Meet gwendolyn yoppolo!

gwendolyn’s background

            Early on, gwendolyn studied critical education theory and earned a BA in Sociology from Haverford College.  While at Haverford, inspired by Isaiah Zagar’s installations throughout Philadelphia, she began making tile tabletops and wall hangings.  Her entry into clay was in fact born from a desire to make her own tiles to work with, so she took continuing education courses in architectural ceramics at Moore College of Art and Parsons School of Design.  With a plan to change the world by empowering learners at a young age, she went on to earn an MA in Elementary Education from Teachers College Columbia University.  During that time, she worked as an apprentice under Louise Harter, building and firing a catenary arch wood kiln in Walton, NY.  As her hands and energy transformed wood into fuel to fire her pots, she gained a visceral understanding of how heat is built and contained within a kiln.  She knew that she had found her life’s passion.   

Click here to listen to gwendolyn talk about her work.

            She went on to teach first grade for a few years.  During those years, she knew that she loved teaching deeply, but yearned to transfer her pedagogy to work with university level students studying ceramics.  After a few years, she left teaching in order to work as an unclassified graduate student at SIUE, then a studio technician at EKU, then went on to earn her MFA from Penn State University.  From Penn State, she taught for a year at Juniata College, worked as a Temporary Technician at Alfred University, and then worked as an artist in residence at the Archie Bray Foundation, the Anderson Ranch Arts Center, and Penland School of Crafts.  She taught at Ohio University, Ohio State University, and Tyler School of Art before settling in at Kutztown University.  She currently lives and works near Kutztown, Pennsylvania, and feels grateful every day for the opportunity to grow community and educate the ceramic artists of the future.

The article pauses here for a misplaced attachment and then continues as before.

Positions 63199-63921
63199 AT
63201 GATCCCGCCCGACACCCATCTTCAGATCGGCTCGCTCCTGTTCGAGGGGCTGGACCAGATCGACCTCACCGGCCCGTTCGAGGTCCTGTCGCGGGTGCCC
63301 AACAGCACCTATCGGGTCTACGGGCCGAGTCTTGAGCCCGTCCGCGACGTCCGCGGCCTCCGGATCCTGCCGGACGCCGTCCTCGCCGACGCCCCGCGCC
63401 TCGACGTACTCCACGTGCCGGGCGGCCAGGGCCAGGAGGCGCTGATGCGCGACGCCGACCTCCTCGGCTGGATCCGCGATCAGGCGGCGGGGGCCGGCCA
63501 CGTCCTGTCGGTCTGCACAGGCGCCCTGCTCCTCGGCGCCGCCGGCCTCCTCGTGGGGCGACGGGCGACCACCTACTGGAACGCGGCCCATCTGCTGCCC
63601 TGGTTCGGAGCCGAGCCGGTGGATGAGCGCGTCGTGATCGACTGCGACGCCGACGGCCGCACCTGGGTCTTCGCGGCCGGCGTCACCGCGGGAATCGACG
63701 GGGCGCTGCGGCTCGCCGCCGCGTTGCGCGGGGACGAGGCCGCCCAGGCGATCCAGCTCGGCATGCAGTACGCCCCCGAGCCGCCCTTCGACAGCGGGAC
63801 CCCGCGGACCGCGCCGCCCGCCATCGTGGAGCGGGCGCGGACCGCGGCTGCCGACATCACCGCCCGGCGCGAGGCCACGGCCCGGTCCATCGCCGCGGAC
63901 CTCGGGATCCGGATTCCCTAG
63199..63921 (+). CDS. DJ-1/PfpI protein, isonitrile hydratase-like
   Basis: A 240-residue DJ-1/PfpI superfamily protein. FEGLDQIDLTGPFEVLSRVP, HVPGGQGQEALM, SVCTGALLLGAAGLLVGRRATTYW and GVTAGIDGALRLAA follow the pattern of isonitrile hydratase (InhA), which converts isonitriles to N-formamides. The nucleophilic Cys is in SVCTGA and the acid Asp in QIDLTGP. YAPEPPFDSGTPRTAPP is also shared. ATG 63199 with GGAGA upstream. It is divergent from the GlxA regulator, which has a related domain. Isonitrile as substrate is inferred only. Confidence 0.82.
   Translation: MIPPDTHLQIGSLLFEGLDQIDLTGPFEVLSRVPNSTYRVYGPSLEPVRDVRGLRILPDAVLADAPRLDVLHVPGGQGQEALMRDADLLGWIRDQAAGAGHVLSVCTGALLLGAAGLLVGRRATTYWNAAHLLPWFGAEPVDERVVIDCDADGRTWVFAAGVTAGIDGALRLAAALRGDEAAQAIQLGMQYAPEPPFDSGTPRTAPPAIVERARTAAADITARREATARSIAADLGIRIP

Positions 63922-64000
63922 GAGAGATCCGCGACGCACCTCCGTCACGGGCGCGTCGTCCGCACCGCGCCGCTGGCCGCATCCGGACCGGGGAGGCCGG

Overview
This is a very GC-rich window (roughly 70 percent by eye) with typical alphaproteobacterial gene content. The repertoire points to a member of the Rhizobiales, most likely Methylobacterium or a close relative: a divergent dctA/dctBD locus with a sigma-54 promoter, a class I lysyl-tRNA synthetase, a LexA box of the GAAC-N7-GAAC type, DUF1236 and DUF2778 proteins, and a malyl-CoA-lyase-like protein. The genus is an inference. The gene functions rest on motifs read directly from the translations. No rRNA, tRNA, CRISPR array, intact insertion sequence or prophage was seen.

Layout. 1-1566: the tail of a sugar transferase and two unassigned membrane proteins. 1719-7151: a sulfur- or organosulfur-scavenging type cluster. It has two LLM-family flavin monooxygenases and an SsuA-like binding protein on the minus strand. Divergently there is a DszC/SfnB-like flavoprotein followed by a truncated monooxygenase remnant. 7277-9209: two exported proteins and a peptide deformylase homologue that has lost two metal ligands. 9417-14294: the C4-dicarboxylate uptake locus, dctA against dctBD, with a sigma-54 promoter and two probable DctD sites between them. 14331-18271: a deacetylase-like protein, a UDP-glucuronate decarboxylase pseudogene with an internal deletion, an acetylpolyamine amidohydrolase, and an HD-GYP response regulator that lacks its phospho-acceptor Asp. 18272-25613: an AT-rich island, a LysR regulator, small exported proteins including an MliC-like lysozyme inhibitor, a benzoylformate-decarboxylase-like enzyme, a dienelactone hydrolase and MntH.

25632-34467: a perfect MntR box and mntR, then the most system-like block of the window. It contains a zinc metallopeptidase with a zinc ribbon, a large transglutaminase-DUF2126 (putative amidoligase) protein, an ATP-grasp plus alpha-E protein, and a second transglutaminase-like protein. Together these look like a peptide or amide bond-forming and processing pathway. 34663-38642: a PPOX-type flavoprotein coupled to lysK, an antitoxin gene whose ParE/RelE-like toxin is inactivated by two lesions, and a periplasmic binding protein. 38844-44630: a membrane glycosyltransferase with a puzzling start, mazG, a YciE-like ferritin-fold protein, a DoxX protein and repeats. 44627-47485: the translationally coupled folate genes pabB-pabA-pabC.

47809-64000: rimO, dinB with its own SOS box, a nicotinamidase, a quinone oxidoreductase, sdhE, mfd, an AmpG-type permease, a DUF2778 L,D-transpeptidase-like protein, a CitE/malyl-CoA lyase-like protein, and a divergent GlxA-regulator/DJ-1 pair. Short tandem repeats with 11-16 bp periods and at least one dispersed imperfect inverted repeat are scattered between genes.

You can see more of gwendolyn’s work by visiting her website at

Why do you keep making artwork? 

             Making things is a way for me to give form to the formlessness within myself through the intentional transformation of materials.  Clay is soft and responsive to touch, and yet it also has a life of its own.  I appreciate the relationship I have with my clay body, as I continuously find its limits and learn how to handle it so that it will hold my intentions.  My aim is not to achieve total predictability and control, but to be always discovering new mysteries and unexpected effects by handling ceramic raw materials with a balance of scientific knowledge, aesthetic intuition, and a sense of play.

            Through making I am responding to the materials and relationships that surround us in our domestic lives, especially in relationship to food culture and its emotional impact on our lives.  As I shape clay, I process my sensations of the world and manifest a response that wordlessly communicates my impressions to others.  The objects and events I create become a multisensory experience for others, in turn, to respond to in their own ways.  I hope that the things that I make can change the ways people perceive themselves and their worlds.